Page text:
Paul, when writing to the Corinthians, says we fight with weapons which have divine power and with which we can demolish strongholds (2 Cor 10 vs 3 – 6).
What is a stronghold?  Verse 5 gives us the answer.  He says we “demolish arguments and every pretension that sets itself up against the knowledge of God”.

‘Arguments’ are reasons and efforts to persuade us against the truth of God and ‘pretensions’ are lies and false portrayals that are aimed to deceive.

Ed Silvoso’s definition is

“A Mindset (beliefs) impregnated with hopelessness that causes me to accept as unchangeable, something we know is contrary to the will of God’.

Joyce Meyer says simply

“A stronghold is an area in which we are held in bondage (in prison) due to a certain way of thinking”.

How do we demolish strongholds?  We “take every thought captive to make it obedient to Christ” (2 Cor 10 vs 5).

Jesus said of Satan:  He was a murderer from the beginning, not holding to the truth, for there is no truth in him. When he speaks lies, he speaks his native language for he is a liar and the father of lies  (John 8 vs 44).  He is called ‘the accuser of our brothers’ (Rev 12 vs 10).  It is believing those lies that keeps us imprisoned.

Ed Silvoso tells a story of an American general who in the Second World War was captured by the Japanese and imprisoned in Mongolia.  In prison he was cut off from all outside news.  So when the war was won by the Western allies, he had no idea.  His captors kept the news from him and he remained submitted to them. However, when he finally learned the truth, (Germany and Japan had been defeated), he walked up to his prison guards and said, “Release me. I am no longer obliged to stay here.”  (In fact they could have swopped places).  The guards had no legal right to hold him, but kept him in the dark as to the truth.  Knowing the truth set him free, and so it is with us.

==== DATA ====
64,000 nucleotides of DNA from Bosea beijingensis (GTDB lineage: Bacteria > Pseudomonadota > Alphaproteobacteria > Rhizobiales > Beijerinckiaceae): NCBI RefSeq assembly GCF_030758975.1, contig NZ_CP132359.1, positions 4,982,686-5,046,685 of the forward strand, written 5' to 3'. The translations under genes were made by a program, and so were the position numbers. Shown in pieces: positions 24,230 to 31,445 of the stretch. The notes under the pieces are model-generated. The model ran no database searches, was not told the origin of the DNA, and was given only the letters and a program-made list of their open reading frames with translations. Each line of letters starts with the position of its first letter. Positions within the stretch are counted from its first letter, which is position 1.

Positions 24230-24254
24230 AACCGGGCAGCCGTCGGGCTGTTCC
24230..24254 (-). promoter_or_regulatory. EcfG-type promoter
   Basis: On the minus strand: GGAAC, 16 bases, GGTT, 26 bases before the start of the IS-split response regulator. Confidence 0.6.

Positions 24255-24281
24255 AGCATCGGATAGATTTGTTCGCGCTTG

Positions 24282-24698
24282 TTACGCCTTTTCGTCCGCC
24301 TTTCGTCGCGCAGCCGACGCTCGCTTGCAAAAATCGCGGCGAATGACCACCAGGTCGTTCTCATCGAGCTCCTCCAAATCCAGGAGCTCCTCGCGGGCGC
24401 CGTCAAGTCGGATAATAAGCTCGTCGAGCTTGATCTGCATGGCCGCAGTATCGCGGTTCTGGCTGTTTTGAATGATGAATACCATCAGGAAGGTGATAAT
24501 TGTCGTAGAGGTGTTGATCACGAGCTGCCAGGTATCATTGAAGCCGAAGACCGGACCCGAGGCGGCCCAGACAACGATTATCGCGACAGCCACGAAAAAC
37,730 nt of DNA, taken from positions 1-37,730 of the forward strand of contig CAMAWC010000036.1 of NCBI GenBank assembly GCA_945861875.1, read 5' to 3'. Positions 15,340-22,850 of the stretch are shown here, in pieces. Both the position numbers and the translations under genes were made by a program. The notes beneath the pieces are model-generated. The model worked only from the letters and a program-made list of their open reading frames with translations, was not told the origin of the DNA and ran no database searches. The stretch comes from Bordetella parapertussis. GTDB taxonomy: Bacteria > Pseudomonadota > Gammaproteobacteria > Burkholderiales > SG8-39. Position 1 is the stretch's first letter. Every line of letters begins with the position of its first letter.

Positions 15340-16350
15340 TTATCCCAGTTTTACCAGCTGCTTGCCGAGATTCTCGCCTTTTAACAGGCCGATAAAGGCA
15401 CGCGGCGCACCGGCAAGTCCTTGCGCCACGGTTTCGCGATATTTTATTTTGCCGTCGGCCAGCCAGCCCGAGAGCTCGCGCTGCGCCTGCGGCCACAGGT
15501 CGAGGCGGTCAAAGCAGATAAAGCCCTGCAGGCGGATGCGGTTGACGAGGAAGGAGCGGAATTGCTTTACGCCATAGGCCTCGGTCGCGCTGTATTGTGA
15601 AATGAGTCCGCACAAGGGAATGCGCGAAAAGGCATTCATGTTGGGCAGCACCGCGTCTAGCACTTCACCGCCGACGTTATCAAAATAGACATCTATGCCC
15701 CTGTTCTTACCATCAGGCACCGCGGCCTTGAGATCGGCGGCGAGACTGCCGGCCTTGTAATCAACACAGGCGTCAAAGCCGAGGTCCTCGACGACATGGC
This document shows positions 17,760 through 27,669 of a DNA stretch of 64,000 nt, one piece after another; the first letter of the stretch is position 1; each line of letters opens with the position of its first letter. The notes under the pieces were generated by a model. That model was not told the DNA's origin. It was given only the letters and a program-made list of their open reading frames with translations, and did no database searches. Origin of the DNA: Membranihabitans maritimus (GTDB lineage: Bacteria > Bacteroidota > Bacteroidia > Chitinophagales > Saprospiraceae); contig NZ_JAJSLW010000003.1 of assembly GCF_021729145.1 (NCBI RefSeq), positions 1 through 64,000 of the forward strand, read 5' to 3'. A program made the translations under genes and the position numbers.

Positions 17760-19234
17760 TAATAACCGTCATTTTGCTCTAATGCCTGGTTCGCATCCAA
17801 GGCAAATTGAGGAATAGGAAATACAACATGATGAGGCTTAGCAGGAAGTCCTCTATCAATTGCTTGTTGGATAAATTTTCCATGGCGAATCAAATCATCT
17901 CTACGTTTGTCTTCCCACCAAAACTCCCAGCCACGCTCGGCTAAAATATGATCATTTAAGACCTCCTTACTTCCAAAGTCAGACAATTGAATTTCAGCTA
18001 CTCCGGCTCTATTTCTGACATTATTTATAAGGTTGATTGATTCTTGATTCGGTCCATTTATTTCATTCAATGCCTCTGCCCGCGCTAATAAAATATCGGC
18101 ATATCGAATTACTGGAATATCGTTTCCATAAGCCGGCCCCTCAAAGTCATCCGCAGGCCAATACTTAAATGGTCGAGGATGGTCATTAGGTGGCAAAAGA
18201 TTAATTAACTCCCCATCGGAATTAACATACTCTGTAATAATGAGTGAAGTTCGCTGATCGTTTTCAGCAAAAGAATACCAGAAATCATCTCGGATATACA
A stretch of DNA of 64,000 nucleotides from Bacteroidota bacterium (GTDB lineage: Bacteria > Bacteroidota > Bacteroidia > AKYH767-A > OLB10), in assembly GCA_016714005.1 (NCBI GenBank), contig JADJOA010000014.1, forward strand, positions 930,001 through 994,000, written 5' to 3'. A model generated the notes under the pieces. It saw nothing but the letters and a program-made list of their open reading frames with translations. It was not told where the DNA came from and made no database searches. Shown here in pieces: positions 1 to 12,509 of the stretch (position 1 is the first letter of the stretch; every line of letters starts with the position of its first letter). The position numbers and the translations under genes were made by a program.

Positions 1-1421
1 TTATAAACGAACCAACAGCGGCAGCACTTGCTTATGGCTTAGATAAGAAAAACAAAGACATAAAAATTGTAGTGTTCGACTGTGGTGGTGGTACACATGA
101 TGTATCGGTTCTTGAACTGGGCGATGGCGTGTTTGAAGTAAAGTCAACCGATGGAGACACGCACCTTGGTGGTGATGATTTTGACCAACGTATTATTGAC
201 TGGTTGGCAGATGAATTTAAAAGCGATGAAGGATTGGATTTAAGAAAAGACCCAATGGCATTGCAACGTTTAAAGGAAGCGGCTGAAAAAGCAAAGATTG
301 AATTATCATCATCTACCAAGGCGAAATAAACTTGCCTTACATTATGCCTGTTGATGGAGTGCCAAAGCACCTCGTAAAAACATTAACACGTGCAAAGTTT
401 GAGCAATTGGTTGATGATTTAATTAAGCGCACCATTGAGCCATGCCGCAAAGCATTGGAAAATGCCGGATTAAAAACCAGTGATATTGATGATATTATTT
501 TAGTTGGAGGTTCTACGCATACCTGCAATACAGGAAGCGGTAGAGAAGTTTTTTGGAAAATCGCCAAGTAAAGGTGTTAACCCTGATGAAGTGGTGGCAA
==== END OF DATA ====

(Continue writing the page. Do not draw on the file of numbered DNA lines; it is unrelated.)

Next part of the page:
Jesus said,“You will know the truth and the truth will set you free”. (Matt 8vs 32)

We do this work in our counselling.  We aim to identify the lies that a person has believed, lies that have kept them prisoner.  Once they replace these lies with truth, they will be free.  As Paul says, “Be transformed by the renewing of your minds” (Romans 12 vs 2)

Again this is an ongoing process.  It’s a process of revelation, an increasing knowledge of the truth.  Sometimes we need the Holy Spirit to give a person the “power… to grasp how wide and long and high and deep is the love of Christ.” (Eph 3 vs 18)